A judgment creditor can use the same discovery tools available to parties in general litigation to discover assets after a judgment is entered. After a creditor locates your assets, the creditor applies collection tools to seize and liquidate the assets that are not exempt from execution. Discovery of your previously owned assets provides clues about your fraudulent transfers or conversions of assets to avoid collection.

After a court issues a money judgment, the judgment creditor is permitted to ask you detailed and extensive questions about your financial affairs. The creditor can demand that you disclose all assets in which you have any legal or equitable interest, including assets owned jointly with a spouse, family members, or business associates. The creditor can ask you broad questions about past asset sales or transfers.

The creditor can also seek information from third parties, such as an examination under oath of your spouse and other family members.

How Does a Creditor Creditor Find Out What You Have?

A creditor has many ways to find out what you own. Here are the main ways:

  • Depositions
  • Document requests
  • Financial statements
  • Real estate records
  • Public business records
  • Other creditors
  • Private investigators
  • Social media

How Creditors Use Deposition in Aid of Execution to Discover Your Assets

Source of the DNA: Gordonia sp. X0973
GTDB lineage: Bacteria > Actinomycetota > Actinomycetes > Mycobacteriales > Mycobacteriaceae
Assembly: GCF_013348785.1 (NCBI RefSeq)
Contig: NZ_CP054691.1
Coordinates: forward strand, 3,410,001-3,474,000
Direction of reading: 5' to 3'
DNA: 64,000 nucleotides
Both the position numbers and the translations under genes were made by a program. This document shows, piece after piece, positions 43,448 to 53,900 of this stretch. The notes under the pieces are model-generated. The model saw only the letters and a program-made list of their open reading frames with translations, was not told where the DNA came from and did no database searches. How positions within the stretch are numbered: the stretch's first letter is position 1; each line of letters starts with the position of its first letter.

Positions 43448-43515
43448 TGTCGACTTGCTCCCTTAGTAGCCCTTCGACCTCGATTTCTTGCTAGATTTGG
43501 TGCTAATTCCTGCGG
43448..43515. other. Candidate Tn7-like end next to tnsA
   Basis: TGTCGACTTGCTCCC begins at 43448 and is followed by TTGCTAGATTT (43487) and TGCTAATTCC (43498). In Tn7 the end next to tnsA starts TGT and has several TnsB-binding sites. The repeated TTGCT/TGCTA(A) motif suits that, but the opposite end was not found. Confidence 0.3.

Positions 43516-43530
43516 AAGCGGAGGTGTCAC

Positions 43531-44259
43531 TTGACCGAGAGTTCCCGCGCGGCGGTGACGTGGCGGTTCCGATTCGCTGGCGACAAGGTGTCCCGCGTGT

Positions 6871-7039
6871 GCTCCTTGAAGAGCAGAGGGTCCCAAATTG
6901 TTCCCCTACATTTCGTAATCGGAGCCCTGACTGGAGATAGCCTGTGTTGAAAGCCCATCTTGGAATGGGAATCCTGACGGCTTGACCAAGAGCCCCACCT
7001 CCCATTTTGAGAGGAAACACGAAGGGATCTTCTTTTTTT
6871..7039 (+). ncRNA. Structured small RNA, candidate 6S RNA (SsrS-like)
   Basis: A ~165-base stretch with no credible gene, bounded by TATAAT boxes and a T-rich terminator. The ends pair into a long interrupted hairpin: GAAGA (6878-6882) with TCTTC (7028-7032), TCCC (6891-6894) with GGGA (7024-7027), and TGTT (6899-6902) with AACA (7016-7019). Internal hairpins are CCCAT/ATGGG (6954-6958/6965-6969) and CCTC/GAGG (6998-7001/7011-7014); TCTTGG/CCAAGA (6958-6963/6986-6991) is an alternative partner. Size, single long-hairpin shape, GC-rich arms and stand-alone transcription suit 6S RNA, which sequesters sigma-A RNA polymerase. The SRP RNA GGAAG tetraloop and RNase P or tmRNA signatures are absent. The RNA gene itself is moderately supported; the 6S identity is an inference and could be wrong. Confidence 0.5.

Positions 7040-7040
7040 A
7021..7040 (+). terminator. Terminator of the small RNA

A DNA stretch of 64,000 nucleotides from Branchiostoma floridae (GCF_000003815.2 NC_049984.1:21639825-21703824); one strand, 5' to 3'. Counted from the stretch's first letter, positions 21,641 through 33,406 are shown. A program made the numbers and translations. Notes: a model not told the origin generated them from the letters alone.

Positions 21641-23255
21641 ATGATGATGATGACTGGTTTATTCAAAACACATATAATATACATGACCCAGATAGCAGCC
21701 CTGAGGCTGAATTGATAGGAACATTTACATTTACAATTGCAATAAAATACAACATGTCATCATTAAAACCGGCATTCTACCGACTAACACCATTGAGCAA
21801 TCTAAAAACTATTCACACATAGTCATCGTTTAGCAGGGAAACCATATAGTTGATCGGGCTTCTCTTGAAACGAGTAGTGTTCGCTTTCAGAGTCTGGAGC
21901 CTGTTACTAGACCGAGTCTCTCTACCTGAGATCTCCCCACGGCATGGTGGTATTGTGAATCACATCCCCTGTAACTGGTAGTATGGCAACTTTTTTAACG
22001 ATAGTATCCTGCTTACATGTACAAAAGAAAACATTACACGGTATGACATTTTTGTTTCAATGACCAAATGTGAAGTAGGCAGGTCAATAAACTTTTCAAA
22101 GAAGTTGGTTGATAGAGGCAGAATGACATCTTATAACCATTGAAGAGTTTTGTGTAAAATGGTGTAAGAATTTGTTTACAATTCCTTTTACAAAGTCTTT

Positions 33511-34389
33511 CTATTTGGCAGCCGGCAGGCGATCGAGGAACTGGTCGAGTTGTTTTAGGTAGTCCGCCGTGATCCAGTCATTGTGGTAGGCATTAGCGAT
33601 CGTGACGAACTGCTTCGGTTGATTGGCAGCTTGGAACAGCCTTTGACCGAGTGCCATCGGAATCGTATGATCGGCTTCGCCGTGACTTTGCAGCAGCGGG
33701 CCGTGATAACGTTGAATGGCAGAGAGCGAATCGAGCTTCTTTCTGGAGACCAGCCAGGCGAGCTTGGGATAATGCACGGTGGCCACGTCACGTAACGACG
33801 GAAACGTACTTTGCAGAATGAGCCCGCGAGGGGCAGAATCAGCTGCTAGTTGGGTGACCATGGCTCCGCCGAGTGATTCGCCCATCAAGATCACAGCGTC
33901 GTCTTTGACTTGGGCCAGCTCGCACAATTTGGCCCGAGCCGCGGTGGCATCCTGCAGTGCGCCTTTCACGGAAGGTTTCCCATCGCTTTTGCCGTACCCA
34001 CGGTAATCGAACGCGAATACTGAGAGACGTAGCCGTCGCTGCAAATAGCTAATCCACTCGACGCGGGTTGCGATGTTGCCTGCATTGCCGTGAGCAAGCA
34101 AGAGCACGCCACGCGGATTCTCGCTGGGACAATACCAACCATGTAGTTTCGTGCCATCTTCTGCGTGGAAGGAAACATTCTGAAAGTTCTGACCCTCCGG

The main way a creditor can find out what you own is by taking an oral deposition. A creditor can require you to appear before a court reporter while the creditor examines you under oath about your financial affairs and assets.

You must answer all the creditor’s questions under oath during the deposition. Creditors are allowed to ask a very broad range of questions. Any question that might lead to asset discovery is permissible. It is difficult to object to a creditor question on the grounds of relevancy during a deposition in aid of execution.

In most cases, your deposition occurs in the county where you live. A creditor may not force you to travel outside your residential county to the creditor’s place of business or to the creditor’s attorney’s law firm in another county. A creditor may take several depositions during the life of a judgment so long as the frequency does not amount to unreasonable harassment.

Do You Have To Respond to a Request for Production of Documents?